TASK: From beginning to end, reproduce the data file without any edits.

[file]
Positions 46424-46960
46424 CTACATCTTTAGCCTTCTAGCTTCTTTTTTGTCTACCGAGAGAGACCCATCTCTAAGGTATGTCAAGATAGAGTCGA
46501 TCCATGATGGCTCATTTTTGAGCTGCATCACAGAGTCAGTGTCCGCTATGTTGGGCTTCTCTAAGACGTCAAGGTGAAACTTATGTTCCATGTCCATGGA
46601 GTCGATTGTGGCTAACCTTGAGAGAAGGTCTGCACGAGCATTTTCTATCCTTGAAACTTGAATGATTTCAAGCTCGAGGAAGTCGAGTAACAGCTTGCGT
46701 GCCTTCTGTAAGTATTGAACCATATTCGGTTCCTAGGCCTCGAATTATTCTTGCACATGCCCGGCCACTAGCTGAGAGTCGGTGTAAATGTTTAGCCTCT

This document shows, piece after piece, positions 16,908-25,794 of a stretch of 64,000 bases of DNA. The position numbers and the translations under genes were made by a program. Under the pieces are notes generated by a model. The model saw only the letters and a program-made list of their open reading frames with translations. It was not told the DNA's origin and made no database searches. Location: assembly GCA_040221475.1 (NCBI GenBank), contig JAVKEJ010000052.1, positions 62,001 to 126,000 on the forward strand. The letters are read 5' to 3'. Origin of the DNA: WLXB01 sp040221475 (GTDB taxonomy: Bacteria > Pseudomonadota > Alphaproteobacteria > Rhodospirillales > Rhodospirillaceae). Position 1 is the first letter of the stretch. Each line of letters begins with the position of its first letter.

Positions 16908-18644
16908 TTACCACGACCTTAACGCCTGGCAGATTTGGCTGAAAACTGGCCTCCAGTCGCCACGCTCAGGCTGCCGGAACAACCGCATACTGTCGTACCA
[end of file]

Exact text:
Positions 46424-46960
46424 CTACATCTTTAGCCTTCTAGCTTCTTTTTTGTCTACCGAGAGAGACCCATCTCTAAGGTATGTCAAGATAGAGTCGA
46501 TCCATGATGGCTCATTTTTGAGCTGCATCACAGAGTCAGTGTCCGCTATGTTGGGCTTCTCTAAGACGTCAAGGTGAAACTTATGTTCCATGTCCATGGA
46601 GTCGATTGTGGCTAACCTTGAGAGAAGGTCTGCACGAGCATTTTCTATCCTTGAAACTTGAATGATTTCAAGCTCGAGGAAGTCGAGTAACAGCTTGCGT
46701 GCCTTCTGTAAGTATTGAACCATATTCGGTTCCTAGGCCTCGAATTATTCTTGCACATGCCCGGCCACTAGCTGAGAGTCGGTGTAAATGTTTAGCCTCT

This document shows, piece after piece, positions 16,908-25,794 of a stretch of 64,000 bases of DNA. The position numbers and the translations under genes were made by a program. Under the pieces are notes generated by a model. The model saw only the letters and a program-made list of their open reading frames with translations. It was not told the DNA's origin and made no database searches. Location: assembly GCA_040221475.1 (NCBI GenBank), contig JAVKEJ010000052.1, positions 62,001 to 126,000 on the forward strand. The letters are read 5' to 3'. Origin of the DNA: WLXB01 sp040221475 (GTDB taxonomy: Bacteria > Pseudomonadota > Alphaproteobacteria > Rhodospirillales > Rhodospirillaceae). Position 1 is the first letter of the stretch. Each line of letters begins with the position of its first letter.

Positions 16908-18644
16908 TTACCACGACCTTAACGCCTGGCAGATTTGGCTGAAAACTGGCCTCCAGTCGCCACGCTCAGGCTGCCGGAACAACCGCATACTGTCGTACCA